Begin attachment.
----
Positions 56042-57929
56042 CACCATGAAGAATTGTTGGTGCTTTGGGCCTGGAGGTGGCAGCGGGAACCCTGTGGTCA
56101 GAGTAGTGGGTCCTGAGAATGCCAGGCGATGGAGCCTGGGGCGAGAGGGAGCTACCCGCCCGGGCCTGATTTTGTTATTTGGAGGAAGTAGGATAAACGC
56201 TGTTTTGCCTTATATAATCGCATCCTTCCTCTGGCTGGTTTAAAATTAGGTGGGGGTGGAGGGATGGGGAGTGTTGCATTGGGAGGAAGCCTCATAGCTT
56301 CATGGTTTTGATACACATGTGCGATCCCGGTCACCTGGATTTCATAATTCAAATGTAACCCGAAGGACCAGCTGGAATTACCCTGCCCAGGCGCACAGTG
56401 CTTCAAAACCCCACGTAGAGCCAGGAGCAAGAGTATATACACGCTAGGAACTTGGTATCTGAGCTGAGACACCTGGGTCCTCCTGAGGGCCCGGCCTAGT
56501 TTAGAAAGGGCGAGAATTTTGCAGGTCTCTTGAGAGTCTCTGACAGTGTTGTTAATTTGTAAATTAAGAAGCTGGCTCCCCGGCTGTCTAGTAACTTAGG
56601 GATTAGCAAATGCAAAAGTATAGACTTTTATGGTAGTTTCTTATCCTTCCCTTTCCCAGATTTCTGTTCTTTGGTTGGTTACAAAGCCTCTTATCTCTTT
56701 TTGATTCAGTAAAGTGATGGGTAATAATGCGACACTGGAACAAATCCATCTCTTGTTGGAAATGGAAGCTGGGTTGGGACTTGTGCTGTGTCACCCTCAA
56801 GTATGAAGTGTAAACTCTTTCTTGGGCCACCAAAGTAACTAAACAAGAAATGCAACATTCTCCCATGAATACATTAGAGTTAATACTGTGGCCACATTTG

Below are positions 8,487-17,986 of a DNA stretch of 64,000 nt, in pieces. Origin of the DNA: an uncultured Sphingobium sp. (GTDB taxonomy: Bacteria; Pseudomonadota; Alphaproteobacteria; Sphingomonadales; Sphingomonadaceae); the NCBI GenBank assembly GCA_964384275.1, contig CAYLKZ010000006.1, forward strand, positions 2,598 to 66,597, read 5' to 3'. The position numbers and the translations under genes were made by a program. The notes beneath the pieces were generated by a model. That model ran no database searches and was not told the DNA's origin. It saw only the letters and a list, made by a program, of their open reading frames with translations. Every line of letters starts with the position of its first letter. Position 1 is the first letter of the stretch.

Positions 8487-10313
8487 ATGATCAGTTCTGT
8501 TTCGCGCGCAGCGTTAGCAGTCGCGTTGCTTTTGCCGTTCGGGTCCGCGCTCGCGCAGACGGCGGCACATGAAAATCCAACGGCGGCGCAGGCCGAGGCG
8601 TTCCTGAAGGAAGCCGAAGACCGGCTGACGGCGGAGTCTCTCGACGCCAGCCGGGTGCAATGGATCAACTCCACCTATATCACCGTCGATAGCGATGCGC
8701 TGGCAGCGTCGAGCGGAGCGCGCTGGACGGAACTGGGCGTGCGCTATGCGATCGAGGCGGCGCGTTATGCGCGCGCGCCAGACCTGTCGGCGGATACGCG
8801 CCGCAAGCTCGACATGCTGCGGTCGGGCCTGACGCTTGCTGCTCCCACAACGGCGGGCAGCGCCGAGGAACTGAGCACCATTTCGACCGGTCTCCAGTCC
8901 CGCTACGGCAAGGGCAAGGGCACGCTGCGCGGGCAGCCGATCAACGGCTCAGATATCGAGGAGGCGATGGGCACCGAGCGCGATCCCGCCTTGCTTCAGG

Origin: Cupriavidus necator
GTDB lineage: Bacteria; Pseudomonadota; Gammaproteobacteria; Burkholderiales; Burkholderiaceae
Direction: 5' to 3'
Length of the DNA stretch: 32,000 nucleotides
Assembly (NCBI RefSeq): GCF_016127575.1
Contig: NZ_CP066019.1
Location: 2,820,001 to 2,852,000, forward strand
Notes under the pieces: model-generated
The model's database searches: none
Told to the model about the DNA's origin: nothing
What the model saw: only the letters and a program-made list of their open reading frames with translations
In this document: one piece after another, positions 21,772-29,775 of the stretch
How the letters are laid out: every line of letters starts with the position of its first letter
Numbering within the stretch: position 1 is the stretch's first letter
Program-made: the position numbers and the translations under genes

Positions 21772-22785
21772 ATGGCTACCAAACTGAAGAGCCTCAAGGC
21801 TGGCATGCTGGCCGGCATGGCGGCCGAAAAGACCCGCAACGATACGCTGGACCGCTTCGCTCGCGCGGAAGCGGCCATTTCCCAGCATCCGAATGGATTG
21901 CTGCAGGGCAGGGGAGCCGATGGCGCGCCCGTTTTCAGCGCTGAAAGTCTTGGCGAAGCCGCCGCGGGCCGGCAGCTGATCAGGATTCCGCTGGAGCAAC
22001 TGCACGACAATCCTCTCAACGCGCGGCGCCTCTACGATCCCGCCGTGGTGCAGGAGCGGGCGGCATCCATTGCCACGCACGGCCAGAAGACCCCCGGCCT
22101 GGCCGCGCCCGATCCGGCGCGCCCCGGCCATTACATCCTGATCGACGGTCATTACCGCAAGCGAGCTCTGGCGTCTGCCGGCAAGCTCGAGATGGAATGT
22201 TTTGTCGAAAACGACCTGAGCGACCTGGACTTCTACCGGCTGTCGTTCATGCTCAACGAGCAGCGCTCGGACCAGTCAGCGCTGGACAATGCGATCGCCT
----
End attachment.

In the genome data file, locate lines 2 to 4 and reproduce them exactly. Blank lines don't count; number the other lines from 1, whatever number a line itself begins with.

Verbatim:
56042 CACCATGAAGAATTGTTGGTGCTTTGGGCCTGGAGGTGGCAGCGGGAACCCTGTGGTCA
56101 GAGTAGTGGGTCCTGAGAATGCCAGGCGATGGAGCCTGGGGCGAGAGGGAGCTACCCGCCCGGGCCTGATTTTGTTATTTGGAGGAAGTAGGATAAACGC
56201 TGTTTTGCCTTATATAATCGCATCCTTCCTCTGGCTGGTTTAAAATTAGGTGGGGGTGGAGGGATGGGGAGTGTTGCATTGGGAGGAAGCCTCATAGCTT